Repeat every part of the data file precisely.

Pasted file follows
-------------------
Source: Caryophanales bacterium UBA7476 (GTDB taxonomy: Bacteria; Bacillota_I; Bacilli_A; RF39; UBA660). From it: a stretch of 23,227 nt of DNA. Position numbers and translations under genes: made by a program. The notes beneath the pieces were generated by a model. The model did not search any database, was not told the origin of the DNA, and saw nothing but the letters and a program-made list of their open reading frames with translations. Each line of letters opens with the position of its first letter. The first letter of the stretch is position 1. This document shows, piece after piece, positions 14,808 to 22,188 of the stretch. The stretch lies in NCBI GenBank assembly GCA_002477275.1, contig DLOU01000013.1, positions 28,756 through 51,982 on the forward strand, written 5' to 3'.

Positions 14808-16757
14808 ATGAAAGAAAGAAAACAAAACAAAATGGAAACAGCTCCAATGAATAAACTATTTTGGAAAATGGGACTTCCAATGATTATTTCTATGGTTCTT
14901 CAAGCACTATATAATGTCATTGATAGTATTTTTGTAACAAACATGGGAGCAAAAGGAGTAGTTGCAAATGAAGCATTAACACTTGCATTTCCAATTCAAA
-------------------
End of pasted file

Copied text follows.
Source: Caryophanales bacterium UBA7476 (GTDB taxonomy: Bacteria; Bacillota_I; Bacilli_A; RF39; UBA660). From it: a stretch of 23,227 nt of DNA. Position numbers and translations under genes: made by a program. The notes beneath the pieces were generated by a model. The model did not search any database, was not told the origin of the DNA, and saw nothing but the letters and a program-made list of their open reading frames with translations. Each line of letters opens with the position of its first letter. The first letter of the stretch is position 1. This document shows, piece after piece, positions 14,808 to 22,188 of the stretch. The stretch lies in NCBI GenBank assembly GCA_002477275.1, contig DLOU01000013.1, positions 28,756 through 51,982 on the forward strand, written 5' to 3'.

Positions 14808-16757
14808 ATGAAAGAAAGAAAACAAAACAAAATGGAAACAGCTCCAATGAATAAACTATTTTGGAAAATGGGACTTCCAATGATTATTTCTATGGTTCTT
14901 CAAGCACTATATAATGTCATTGATAGTATTTTTGTAACAAACATGGGAGCAAAAGGAGTAGTTGCAAATGAAGCATTAACACTTGCATTTCCAATTCAAA